Mary Corbet

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I learned to embroider when I was a kid, when everyone was really into cross stitch (remember the '80s?). Eventually, I migrated to surface embroidery, teaching myself with whatever I could get my hands on...read more

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The Christmas Chicken Part II: Whitework Card Embroidered on Red


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I’m not exactly sure if this really a Christmas card. It was supposed to be! I’m supposed to be embroidering baby booties, Christmas cards, and a Christmas ornament right now. But I already demonstrated (much to my embarrassment, in retrospect) how easily distracted I can get when it comes to needlework!

Whatever the case, though, I finished embroidering the chicken.

Inspired by Christine Bishop’s book, Schwalm Whitework Embroidery, I adapted her little chicken design to a card. After drawing out the pattern and dotting it up for piercing, I transferred the pattern to a red piece of 5″ x 5″ textured cardstock and started stitching with #80 DMC white cordonette. For different parts of the design, I switched to #60, and I even used #50 at one point.

Hand Embroidered Card: a Schwalm-ish Chicken on Red Cardstock

My plan is to mount this on white card stock. As luck would have it, I have just about every color of cardstock except white!

With the eyelets, I was originally planning on open, un-stitched circles, as seen on the card before it was embroidered.

My idea was that the white from behind would show through and make the dots white. They would. But I held the card up to blank paper, and it didn’t look quite as I had pictured it. So I decided to outline each eyelet with little stitches.

Unfortunately, I hadn’t pierced the cardstock for those stitches. I contemplated going back to the drawing board (piercing foam) and carefully pricking in a few hundred little holes… but then I opted for the lazy approach, and just used my needle, pricking and stitching at the same time.

Taking that approach didn’t cause any trouble – it was rather easy, actually – but I did notice that it slightly dents in the card, more so when pricked before stitching. Still, in the finished scheme of things, it didn’t make any noticeable difference.

Hand Embroidered Card: a Schwalm-ish Chicken on Red Cardstock

Overall, I like the little fellow a lot. But, this is the thing: it took quite a few hours of stitching to finish this little 5 x 5 piece of paper. And in the long run, though I do like the idea of time and effort going into handmade cards, I’m not sure if 6 hours a card is a feasible idea!

That being said, I’ve got a couple other Schwalmish schemes bouncing around in my head. I’ll let you know if they come to fruition.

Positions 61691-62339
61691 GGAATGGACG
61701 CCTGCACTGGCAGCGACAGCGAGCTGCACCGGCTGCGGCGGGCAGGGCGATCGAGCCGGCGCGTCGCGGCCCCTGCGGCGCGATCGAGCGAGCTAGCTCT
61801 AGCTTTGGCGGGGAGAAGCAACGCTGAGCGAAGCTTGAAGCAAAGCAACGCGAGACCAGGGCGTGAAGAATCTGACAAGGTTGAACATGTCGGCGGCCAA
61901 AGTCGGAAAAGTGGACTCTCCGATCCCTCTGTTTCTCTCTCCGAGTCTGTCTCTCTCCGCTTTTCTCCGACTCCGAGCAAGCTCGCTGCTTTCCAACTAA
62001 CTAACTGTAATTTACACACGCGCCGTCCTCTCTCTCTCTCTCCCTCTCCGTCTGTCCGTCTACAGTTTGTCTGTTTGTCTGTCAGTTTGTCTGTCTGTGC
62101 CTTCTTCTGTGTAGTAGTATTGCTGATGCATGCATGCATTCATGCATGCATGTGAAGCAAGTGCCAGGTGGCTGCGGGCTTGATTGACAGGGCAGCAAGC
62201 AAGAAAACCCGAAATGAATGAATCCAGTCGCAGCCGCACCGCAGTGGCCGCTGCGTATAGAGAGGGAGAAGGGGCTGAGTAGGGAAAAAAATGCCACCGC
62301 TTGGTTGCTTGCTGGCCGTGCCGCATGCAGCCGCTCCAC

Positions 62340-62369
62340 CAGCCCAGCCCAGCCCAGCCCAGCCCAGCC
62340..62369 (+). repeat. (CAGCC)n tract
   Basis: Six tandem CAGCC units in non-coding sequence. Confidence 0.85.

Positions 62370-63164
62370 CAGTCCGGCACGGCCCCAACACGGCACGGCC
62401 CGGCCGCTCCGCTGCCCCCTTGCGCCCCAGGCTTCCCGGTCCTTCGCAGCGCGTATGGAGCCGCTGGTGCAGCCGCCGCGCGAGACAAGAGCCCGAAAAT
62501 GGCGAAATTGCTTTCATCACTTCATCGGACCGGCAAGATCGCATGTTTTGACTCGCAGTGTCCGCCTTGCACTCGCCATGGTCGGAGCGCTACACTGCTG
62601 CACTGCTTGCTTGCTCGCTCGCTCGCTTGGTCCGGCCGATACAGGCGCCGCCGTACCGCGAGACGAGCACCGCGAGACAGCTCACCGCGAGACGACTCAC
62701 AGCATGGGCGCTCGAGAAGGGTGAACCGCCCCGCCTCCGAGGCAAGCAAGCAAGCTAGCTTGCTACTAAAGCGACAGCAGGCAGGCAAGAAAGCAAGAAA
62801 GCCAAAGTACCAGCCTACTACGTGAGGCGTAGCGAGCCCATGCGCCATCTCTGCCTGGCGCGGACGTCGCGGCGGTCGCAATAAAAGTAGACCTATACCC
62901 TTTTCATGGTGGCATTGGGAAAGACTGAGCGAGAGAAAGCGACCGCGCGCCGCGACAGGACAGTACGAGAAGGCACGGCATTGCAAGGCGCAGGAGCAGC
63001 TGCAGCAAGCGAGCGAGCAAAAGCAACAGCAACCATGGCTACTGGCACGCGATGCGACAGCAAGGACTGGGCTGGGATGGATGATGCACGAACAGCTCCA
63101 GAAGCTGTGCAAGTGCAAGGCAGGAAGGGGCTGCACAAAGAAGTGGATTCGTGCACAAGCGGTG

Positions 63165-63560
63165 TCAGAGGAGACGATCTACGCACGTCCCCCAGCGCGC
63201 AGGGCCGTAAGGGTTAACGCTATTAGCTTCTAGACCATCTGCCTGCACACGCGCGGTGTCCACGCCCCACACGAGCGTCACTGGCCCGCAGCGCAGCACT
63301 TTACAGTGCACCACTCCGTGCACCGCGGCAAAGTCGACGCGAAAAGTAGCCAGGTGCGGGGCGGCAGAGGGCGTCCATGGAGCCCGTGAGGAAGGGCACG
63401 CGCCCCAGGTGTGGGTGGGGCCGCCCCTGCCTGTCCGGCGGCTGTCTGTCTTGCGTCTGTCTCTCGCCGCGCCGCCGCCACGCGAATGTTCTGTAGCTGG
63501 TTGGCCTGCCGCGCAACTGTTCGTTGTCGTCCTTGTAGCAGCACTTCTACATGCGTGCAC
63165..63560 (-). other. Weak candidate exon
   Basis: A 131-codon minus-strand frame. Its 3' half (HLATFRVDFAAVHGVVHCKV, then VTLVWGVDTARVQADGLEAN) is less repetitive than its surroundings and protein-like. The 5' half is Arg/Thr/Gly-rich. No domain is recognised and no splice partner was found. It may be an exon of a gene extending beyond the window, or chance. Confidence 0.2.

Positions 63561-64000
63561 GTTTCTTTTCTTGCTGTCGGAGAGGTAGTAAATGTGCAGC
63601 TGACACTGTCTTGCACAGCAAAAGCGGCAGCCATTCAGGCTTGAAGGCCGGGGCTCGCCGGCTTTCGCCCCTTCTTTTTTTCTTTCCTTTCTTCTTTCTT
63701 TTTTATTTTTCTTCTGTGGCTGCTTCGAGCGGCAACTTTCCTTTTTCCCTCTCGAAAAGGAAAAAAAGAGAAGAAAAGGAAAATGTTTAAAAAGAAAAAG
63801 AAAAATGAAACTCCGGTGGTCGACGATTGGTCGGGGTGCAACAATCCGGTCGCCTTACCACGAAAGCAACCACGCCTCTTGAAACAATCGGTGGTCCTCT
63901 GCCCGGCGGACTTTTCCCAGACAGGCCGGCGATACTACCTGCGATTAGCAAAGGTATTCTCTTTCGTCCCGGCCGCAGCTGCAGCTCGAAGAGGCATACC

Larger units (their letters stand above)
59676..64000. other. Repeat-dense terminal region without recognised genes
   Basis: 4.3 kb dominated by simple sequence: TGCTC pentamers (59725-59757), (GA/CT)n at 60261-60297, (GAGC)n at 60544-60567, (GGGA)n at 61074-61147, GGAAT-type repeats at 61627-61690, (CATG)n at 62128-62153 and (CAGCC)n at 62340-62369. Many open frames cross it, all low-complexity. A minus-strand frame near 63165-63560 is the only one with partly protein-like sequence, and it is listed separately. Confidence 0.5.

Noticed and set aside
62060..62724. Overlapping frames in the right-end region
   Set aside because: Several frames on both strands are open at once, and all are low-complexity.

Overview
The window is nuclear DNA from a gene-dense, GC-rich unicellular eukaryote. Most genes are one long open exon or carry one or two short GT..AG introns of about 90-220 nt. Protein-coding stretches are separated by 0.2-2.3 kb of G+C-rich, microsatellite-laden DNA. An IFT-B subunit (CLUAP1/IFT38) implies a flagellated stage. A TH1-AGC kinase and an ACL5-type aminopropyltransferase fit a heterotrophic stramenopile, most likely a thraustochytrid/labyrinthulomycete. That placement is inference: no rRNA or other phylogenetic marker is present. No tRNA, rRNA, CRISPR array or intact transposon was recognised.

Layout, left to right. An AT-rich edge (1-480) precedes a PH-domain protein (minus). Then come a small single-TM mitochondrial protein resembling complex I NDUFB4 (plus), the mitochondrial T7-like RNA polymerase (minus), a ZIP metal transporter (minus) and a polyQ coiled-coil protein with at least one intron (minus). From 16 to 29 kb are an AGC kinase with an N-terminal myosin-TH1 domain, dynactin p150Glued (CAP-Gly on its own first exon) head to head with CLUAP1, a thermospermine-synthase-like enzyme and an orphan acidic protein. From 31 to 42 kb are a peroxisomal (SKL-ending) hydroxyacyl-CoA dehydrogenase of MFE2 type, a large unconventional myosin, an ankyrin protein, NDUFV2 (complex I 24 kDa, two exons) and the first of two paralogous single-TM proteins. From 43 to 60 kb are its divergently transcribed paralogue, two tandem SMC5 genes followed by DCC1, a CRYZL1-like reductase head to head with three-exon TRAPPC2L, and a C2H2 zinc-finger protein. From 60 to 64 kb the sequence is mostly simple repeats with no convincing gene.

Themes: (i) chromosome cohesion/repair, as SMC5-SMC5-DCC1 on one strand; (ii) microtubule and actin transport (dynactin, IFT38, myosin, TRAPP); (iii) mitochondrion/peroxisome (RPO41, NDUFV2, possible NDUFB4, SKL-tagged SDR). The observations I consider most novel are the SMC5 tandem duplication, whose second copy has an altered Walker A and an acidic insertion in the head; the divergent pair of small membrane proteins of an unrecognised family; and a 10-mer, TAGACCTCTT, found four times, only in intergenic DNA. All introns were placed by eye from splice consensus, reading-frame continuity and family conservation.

If you’re looking for patterns for stitching your own Christmas cards, I recommend Erica Fortgens book, Merry Christmas Embroidery on Paper. I really like it. I’ve made a few embroidered Christmas cards with her patterns, if you’d like to give them a look.

I like the fact that, on many of the patterns, you can take just one little element and situate it in the corner of a card or gift tag, or in the middle of a miniature card. If you’re not familiar with any of Erica’s books, you might want to check them out!

You’ll find Erica Fortgens paper embroidery books through the following book affiliates:

In the US, her books are available here through Amazon.


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(6) Comments

  1. So sweet! And you know, if anyone had a mind to, it seems like it would be fairly easy to change the Christmas Chicken into a Christmas Partridge. You know? Add the floopy loopy feathers (I believe that’s the technical term) to the top of the head instead of the little comb…maybe attach a little pear charm as an embellishment? But keep it all on the down low so you don’t hurt the Christmas Chicken’s feelings. -Jeannine

  2. Mary, I REALLY like the red and white embroidery, and I think a campaign for the Christmas Chicken would be worthwhile. After all, isn’t a chicken a more worthwhile symbol than the turkey? Prettier, and gives us eggs AND meat AND feathers. You can eat every part of the chicken except the cluck, well that’s what my Dad used to say!

    Definitely approaching the Silly Season at my place , wouldn’t you say?

  3. Wow, Mary! This looks incredible. I’ve stitched a few cards lately but I’ve only used a back stitch on a simple design. Your card is amazing!

  4. Thanks, Patty! It was fun to stitch, but took perhaps a little too long for a card. I think the second time around, it would probably go a little faster, but still I’m not sure if a 5 or 6 hour card is very “efficient” – some people don’t keep cards, after all!

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